For most people, the words “Indian comedian” conjure up images of one of three people: Aziz Ansari, Mindy Kaling or Russell Peters. While all three are great, they represent the Western world — none of them were actually born or brought up in India, and only one (Peters) explicitly flexes his Desi heritage in his comedy. Now, thanks to Vir Das and Netflix, a country of 1.3 billion people is finally getting homegrown talent to represent them at the comedy table.
“Abroad Understanding” opens with Vir Das strumming a guitar. The camera swirls as Das strikes the chords, singing his thesis to two separate audiences in Delhi and New York that will appear throughout the special: this will be a cross-cultural show with jokes about real issues, not stereotypes. In fact, he addresses the typical Indian comedy beats head on, poking fun at his accent before asking audiences to consider the sound of his voice as “a perspective not a punchline.” It’s the perfect set-up to the hour-long special that simultaneously presents light-hearted and profound examinations of life itself, Desi or not.
In the first ever Indian Netflix original, Das talks about things he doesn’t understand from gun violence to American cereal aisles. The Indian-born-Africa-raised comedian isn’t afraid to broach topics and start conversations about complicated world events. He’s hilarious and heartfelt, sharing anecdotes and observations about the state of things in 2017, both in the United States and in India. But he’s also straight to the point, steering away from sugarcoating and instead favoring realness. In the current political climate, this special has exactly what we need: smart, informative and inquisitive discourse from an outsider’s perspective.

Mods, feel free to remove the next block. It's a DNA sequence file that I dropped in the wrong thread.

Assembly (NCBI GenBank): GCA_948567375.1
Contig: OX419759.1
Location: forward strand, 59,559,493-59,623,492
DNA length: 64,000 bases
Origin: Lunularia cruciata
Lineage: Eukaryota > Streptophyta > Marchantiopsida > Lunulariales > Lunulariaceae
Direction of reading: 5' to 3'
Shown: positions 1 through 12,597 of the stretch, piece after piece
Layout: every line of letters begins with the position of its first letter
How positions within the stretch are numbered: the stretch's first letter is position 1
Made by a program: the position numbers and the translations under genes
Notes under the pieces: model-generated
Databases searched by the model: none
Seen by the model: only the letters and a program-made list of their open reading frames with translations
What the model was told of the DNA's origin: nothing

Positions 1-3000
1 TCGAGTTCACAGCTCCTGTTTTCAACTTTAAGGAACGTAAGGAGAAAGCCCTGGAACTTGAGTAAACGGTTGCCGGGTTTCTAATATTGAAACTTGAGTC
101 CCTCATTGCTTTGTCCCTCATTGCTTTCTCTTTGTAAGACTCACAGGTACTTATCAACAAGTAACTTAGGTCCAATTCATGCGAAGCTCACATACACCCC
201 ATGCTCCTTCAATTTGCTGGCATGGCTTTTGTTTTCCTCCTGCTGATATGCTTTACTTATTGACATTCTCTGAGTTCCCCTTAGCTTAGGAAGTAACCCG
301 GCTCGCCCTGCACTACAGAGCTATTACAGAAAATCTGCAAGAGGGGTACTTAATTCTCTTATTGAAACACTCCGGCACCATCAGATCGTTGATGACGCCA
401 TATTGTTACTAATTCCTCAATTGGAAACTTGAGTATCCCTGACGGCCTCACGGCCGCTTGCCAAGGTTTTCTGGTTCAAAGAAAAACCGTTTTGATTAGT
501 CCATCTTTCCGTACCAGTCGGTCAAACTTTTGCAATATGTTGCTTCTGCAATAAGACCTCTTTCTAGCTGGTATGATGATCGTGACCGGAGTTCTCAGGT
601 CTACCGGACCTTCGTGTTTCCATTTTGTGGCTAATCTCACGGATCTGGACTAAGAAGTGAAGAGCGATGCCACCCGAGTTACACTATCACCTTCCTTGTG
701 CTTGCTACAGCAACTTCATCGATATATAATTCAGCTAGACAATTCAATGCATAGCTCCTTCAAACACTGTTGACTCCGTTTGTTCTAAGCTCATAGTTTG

My favorite part about the comedy genre is that it’s a trojan horse. Tucked inside of well-crafted and perfectly timed jokes are deep, emotional, and thought-provoking statements about society. Das goes there with his sets on everything from patriotism to heartbreak to religion.
In a segment on racism, he spins a beautiful story about the impact of intent — that racism only exists when there is malice behind the words, that it doesn’t inherently live within the confines of language. It’s a conversation that isn’t had often and is rarely brought up given the clingfilm of political correctness that hangs over all of us, but it’s important to consider and contemplate. The best kind of comedy leaves us with both new ideas and cheeks that hurt from smiling too much, and “Abroad Understanding” does exactly that.
The style of his comedy and charisma is what carries the show. Das is truly a relatable presence on stage (and on screen), and his knack for drawing parallels between world events and culture at large allows audiences of all backgrounds to find their way into this comedy special, even if they’ve never heard of him before.
For example, after briefly explaining that this show will not make head bobble or accent jokes, thank you very much, Das launches into a set that compares the election of Donald Trump to an arranged marriage. And frankly, it’s genius. Embedding what is normally a stereotypically brown topic into timely world news brings the Indian perspective to the forefront, and it’s key to showing that Desi comedy is global comedy.
As Netflix continues to expand its offerings, it’s promising that Indian content creators are being approached and included. Gaining visibility is a key step in equal representation — from “Brown Nation” to “Abroad Understanding,” we’re finally getting to tell our stories to mass audiences by way of the global streaming giant. We can only hope that this trend continues, but at least it feels like we’re making strides in the right direction.